Access to Miles of Trails Now Possible
By Joan Burlingame
Imagine riding onto a trail from the parking lot and immediately riding past a mother log that was 300 years old when it fell and now has a 200-year-old cedar growing out of it. Or ride through mountain creeks cascading down a steep hillside. Are you riding through a waterfall or a creek? Plus, almost all the trails, created 100 years ago for trains to carry old growth logs out of the canyons, are appropriate for beginner to intermediate riders and those who fear drop-offs.
One of the best-kept secrets, and one of the most beautiful places to ride or hike in Washington, is the trail system that can be accessed from the Middle Fork Snoqualmie trailhead outside of North Bend, Washington. There are five trail systems. Only one trail, Pratt River Trail, has serious drop-offs. The valleys radiating out of the Middle Fork of the Snoqualmie can be considered Seattle’s equivalent to California’s Yosemite Valley.
Until three years ago the 12-mile-long road serving the trailhead was washed out, so most people were not able to reach the trailhead. Now (after twenty million dollars) a new paved road is carved out of the hillsides and the associated trailhead improvements are completed. The trails are open for our use.
But with all that improvement no money had been set aside to pay for new decking on the iconic Gateway Bridge – a 150+ foot-long suspension bridge over the river. The decking was becoming too dangerous for stock.
As a volunteer for the Mountains to Sound Greenway and a long time member of BCHW, I wanted to see equestrians get involved in updating the bridge to make it safe for horses and mules. I met with Alex Weinberg, I-90 Corridor Manager, Mt. Baker Snoqualmie National Forest and Joe Olbrych, Middle Fork Valley Community Coordinator, Mountains to Sound Greenway Trust.
I asked if the USFS and The Greenway Trust would allow me to raise the funds from the equestrian community for new decking. They were thrilled. Gary Zink, a retired Boeing engineer and active with both Washington Trails Association (WTA) and a BCHW crosscut/chain saw instructor, joined the partnership and took over the planning for the project.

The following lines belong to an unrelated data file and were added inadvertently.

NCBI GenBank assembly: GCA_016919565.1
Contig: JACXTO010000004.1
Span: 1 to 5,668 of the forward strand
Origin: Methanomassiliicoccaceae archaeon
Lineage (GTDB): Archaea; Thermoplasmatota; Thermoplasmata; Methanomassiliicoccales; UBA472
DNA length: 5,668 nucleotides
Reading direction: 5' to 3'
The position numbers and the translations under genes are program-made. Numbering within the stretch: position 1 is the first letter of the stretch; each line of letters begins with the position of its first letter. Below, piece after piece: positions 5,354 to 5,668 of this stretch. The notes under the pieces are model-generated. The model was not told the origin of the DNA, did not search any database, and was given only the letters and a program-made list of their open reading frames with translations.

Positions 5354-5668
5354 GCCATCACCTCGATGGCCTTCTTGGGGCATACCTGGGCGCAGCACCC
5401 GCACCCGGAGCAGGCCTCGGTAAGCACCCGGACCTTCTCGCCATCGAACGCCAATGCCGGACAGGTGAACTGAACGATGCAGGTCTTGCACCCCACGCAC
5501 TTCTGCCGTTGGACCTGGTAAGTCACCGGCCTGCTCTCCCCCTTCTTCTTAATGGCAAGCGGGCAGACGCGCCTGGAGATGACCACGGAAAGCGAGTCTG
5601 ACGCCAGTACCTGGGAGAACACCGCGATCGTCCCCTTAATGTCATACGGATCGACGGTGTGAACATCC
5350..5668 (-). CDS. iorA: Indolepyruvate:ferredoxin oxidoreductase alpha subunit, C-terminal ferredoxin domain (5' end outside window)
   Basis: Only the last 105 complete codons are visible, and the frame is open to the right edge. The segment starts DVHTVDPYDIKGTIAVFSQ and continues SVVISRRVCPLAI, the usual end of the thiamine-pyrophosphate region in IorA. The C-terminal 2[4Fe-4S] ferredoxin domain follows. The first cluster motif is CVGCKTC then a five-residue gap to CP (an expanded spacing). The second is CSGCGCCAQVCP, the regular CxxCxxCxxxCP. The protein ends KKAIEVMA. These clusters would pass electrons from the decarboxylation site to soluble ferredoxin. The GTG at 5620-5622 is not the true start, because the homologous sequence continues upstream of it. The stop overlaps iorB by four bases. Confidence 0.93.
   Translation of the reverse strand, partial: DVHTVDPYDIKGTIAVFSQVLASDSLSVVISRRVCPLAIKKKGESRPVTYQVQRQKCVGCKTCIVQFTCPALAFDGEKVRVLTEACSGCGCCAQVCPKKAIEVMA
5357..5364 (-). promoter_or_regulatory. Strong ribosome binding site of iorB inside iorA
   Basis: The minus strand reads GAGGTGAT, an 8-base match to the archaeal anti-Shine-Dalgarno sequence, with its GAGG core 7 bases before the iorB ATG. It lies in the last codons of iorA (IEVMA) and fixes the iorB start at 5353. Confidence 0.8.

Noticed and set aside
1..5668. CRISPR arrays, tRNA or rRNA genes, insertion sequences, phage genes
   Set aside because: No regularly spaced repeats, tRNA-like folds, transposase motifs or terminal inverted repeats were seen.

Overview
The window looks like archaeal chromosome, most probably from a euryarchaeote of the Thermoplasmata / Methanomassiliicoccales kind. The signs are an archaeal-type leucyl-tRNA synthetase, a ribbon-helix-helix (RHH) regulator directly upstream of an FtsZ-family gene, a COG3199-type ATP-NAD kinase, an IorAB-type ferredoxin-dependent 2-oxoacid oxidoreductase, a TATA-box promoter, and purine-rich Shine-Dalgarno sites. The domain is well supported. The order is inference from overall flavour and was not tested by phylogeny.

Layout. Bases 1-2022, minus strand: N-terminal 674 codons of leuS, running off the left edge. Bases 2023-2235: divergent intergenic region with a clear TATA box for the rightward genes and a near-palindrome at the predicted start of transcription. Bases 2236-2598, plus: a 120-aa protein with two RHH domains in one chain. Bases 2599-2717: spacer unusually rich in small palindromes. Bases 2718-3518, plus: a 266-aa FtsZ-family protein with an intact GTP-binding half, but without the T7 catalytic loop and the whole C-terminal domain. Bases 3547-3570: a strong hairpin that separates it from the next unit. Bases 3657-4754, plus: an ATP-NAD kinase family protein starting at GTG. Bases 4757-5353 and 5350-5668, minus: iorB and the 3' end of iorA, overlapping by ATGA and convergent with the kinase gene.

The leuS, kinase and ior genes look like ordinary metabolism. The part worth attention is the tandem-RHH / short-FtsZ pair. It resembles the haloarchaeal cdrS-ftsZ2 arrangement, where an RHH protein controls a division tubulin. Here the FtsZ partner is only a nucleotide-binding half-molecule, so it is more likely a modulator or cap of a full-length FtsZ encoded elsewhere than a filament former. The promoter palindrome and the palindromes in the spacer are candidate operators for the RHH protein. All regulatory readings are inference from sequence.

Back Country Horsemen of Washington and other equestrians accepted the challenge of raising 100% of the funds needed to restore the bridge’s decking. The decking for the bridge had to be specially milled to meet the engineering requirements of the original design so no “off the shelf” timber could be used. The estimate for the new decking (not including labor) came in around $20,000.
John Morris from TRM Lumber, an avid roper, agreed to provide the specially milled lumber for about one third of the estimated cost. Back Country Horsemen of Washington donated $2,000 and the Pierce County and Tahoma Chapters BCHW donated $1,000 each. Susanne Forderer, owner of Starlight Meadows, donated $1,500. Other horse owners donated a hundred dollars or more.
In the end, the equestrian community raised enough money to pay for the lumber and the hardware to replace the aging decking. By the time the 2019 summer hiking and riding season is in full swing the Gateway Bridge will be sporting its new decking.
The Middle Fork Snoqualmie Trails are available for day riding and primitive camping once the snow melts from the trails. Two of the trails connect to—and cross—the Pacific Crest Trail. One of the trails goes all the way to Salmon La Sac in Eastern Washington (a three day ride)! Most of the trails enter the Alpine Lake Wilderness five miles from the trailhead.
The CCC (Civilian Conservation Corps) Trail, built during the Great Depression, does not enter the wilderness but does have amazing bridges built by the talented CCC trail crews. The Tahoma Chapter of BCHW has been working to repair the old bridges on the CCC Trail. Put this beautiful area on your to-do list this summer.
Upcoming BCHW Activities and Events
- October 26 18th Annual Winery Ride & Costume Prize Ride in Zillah, WA
Back Country Horsemen of Washington is dedicated to keeping trails open for all users, educating stock users in Leave-No-Trace practices, and providing volunteer service to resource agencies. To learn more about BCHW go to www.bchw.org Keep up with BCHW and issues and events we are following on our state Facebook page www.facebook.com/public.bchw